- Brain health affects how well the brain functions in various aspects of life.
- Multiple factors contribute to positive brain health, including lifestyle choices and habits.
- Data from a recent study suggest that poor oral health may be linked to poor brain health.
- Further research is needed to fully understand how oral health impacts brain health.
The human brain controls body functions — its health greatly influences a person’s well-being. There is still much about the brain that researchers are still working to understand, including what factors influence brain health.
In a new study, researchers from the Yale School of Medicine in New Haven, CT, have found that people who are genetically predisposed to poor oral health also tend to have poorer brain health.
The findings indicate the need for further research into the full impact of oral health and if good oral habits can positively impact brain health.
The study authors are planning to share the results of their research at the
The brain is a complex organ controlling major functions in the body essential for keeping us alive. It allows people to think, move, breathe, and express emotion.
Lexi Watson, an Institute for Functional Medicine Certified Practitioner (IFMCP) and Reversing Cognitive Decline (ReCODE) 2.0 Certified Practitioner, who was not involved in the current study, explained to Medical News Today that, in the simplest terms, “[b]rain health is the optimization of the many factors that contribute to brain and cognitive function in order to allow your body to achieve its highest expression of health.”
“Factors that contribute to brain health include nutrient levels and nutrition as well as stress levels and your body’s response to that stress,” said Watson. “By the way,” she added, “stress is much more than just mental [or] emotional stress. Blood sugar imbalance, lack of quality sleep, an overload of toxins, and ongoing inflammation all contribute to stress on the body.”
Researchers are still working to understand all the factors that contribute to brain health and how people can best take steps to improve it.
The authors of the new study wanted to examine how oral health impacts brain health. Study author Dr. Cyprien Rivier explained to MNT:
“The main goal was to investigate the link between poor oral health and brain health. We already know that poor oral health increases the risk of stroke, but we did not know whether poor oral health affected brain health. Brain health is a continuous measure that describes the functional status of a person’s brain using neuroimaging tools such as MRI (magnetic resonance imaging). Studying oral health is especially important because it is an easily modifiable risk factor: Everyone can effectively improve their oral health with minimal time and financial investment.”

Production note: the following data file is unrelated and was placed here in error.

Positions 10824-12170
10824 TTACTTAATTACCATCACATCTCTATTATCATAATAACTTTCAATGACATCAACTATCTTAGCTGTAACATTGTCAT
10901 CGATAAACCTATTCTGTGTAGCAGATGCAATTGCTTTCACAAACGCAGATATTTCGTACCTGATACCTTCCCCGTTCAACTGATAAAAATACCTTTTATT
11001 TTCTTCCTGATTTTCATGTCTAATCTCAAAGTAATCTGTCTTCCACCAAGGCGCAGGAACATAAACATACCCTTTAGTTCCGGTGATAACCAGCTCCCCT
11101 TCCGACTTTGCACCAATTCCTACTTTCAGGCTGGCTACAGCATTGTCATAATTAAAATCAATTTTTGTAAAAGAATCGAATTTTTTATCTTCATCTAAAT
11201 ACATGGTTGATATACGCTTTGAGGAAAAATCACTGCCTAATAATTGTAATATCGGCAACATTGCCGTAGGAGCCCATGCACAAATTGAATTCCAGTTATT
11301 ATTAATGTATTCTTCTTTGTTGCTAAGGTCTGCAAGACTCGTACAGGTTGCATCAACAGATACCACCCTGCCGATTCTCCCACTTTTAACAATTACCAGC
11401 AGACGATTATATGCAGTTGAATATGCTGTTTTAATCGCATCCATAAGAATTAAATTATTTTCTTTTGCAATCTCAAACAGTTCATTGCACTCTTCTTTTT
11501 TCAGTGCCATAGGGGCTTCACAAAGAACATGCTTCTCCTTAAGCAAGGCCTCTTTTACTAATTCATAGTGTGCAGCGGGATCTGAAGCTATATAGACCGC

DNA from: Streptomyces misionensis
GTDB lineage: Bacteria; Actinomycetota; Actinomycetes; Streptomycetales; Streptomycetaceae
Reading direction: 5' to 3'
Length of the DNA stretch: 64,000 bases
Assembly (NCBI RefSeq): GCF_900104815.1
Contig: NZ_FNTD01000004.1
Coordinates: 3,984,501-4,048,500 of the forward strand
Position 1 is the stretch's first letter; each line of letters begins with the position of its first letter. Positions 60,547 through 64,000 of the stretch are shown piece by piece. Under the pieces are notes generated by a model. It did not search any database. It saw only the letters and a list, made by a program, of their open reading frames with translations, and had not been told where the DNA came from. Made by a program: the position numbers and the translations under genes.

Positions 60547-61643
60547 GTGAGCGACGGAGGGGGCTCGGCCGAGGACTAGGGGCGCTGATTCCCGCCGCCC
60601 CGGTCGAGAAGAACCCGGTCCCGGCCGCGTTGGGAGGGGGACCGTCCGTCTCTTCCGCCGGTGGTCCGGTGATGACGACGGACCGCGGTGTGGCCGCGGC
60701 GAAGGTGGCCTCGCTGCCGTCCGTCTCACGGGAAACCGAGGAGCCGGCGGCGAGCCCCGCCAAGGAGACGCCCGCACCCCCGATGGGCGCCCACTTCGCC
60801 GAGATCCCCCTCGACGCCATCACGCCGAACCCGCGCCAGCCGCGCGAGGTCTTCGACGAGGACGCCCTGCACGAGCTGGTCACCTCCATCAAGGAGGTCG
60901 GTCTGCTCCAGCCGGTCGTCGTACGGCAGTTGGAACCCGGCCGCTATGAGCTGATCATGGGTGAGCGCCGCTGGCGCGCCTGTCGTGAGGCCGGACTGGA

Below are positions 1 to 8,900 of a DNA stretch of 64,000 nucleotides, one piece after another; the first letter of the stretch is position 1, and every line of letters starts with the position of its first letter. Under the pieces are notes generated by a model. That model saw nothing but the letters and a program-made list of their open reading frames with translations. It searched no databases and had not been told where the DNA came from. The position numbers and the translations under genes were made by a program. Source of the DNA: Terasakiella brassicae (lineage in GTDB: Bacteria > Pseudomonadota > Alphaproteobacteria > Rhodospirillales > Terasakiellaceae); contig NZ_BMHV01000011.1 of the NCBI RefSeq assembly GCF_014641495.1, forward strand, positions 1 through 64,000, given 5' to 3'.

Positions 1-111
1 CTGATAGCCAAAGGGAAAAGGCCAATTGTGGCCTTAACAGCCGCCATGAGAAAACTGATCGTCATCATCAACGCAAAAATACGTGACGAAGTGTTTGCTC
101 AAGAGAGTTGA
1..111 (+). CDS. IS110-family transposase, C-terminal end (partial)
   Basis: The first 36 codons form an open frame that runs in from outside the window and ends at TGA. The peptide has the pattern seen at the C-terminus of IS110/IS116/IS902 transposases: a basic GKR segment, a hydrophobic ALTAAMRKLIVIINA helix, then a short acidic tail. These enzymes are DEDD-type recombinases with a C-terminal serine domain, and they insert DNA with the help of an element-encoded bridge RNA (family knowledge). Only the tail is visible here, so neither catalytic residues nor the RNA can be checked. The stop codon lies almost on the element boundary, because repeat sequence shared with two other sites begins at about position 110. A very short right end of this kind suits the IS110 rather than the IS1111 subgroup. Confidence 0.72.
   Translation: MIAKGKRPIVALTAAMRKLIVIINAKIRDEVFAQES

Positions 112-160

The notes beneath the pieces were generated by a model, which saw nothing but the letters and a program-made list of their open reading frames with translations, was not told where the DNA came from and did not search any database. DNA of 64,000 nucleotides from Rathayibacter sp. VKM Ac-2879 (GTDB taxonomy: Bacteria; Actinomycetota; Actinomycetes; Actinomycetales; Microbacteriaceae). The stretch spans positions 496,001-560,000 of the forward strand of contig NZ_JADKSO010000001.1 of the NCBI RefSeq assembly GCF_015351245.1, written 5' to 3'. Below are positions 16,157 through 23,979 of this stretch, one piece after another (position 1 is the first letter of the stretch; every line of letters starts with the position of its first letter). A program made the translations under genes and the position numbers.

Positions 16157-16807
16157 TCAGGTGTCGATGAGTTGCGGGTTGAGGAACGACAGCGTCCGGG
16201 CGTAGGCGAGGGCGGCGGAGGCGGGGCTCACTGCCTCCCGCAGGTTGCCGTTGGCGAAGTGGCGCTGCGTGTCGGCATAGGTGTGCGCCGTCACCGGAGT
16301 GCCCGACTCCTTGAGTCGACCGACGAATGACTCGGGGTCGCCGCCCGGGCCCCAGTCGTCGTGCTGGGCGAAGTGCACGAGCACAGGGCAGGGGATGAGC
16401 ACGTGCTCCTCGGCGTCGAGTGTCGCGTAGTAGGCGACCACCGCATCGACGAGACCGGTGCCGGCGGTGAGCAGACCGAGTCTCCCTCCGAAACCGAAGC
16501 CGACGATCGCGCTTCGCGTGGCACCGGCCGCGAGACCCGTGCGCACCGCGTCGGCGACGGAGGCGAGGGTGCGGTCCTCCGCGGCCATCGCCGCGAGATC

Researchers used a specific method called
They analyzed data from the UK Biobank, selecting individuals who had never experienced a stroke. They looked at over 100 genetic variants associated with poor oral health outcomes, such as missing teeth and cavities.
They then looked at brain scans to measure indicators of brain health. The researchers found that the genetically-increased risk of poor oral health was associated with poorer brain health.
This included a higher incidence of silent cerebrovascular disease, which affects the brain’s blood supply, and microstructural damage.
“People who were genetically prone to cavities, missing teeth, or needing dentures had a higher burden of silent cerebrovascular disease, as represented by a 24% increase in the amount of white matter hyperintensities visible on the MRI images,” Dr. Rivier explained.
“Those with overall genetically poor oral health had increased damage to the fine architecture of the brain, as represented by a 43% change in microstructural damage scores visible on the MRI scans. Microstructural damage scores are whole-brain summaries of the damage sustained by the fine architecture of each brain region,” he added.
Based on these findings, the study’s authors suggest that treating poor oral health early may help significantly improve brain health.
The study did have several limitations that indicate the need for more extensive research. Mendelian randomization results indicate a causal relationship between the examined factors, but this is not entirely certain.
Because they used data from the UK Biobank, which includes predominantly white British participants as 94% of the participants self-report as white, further research could also include more diverse cohorts.
Commenting on the findings, Watson noted that they “confirm for me the importance of oral health in overall brain health.”
“What I would like to see next is a study demonstrating what I see in practice, that taking care of your oral health can mitigate your genetic risk. Genes are not your destiny, just information to help steer your efforts in the right direction,” she emphasized.
Dr. Rivier also noted that this study is a first step and that confirming the research will take time:
“One important next step is to replicate these findings in different populations, especially groups from other races/ ethnic backgrounds. If this research is confirmed, taking measures to improve oral health could lead to significant benefits at a population level. It must be noted that our study is preliminary, and more evidence needs to be gathered, ideally through clinical trials, to show that improving oral health in the population leads to brain health benefits.”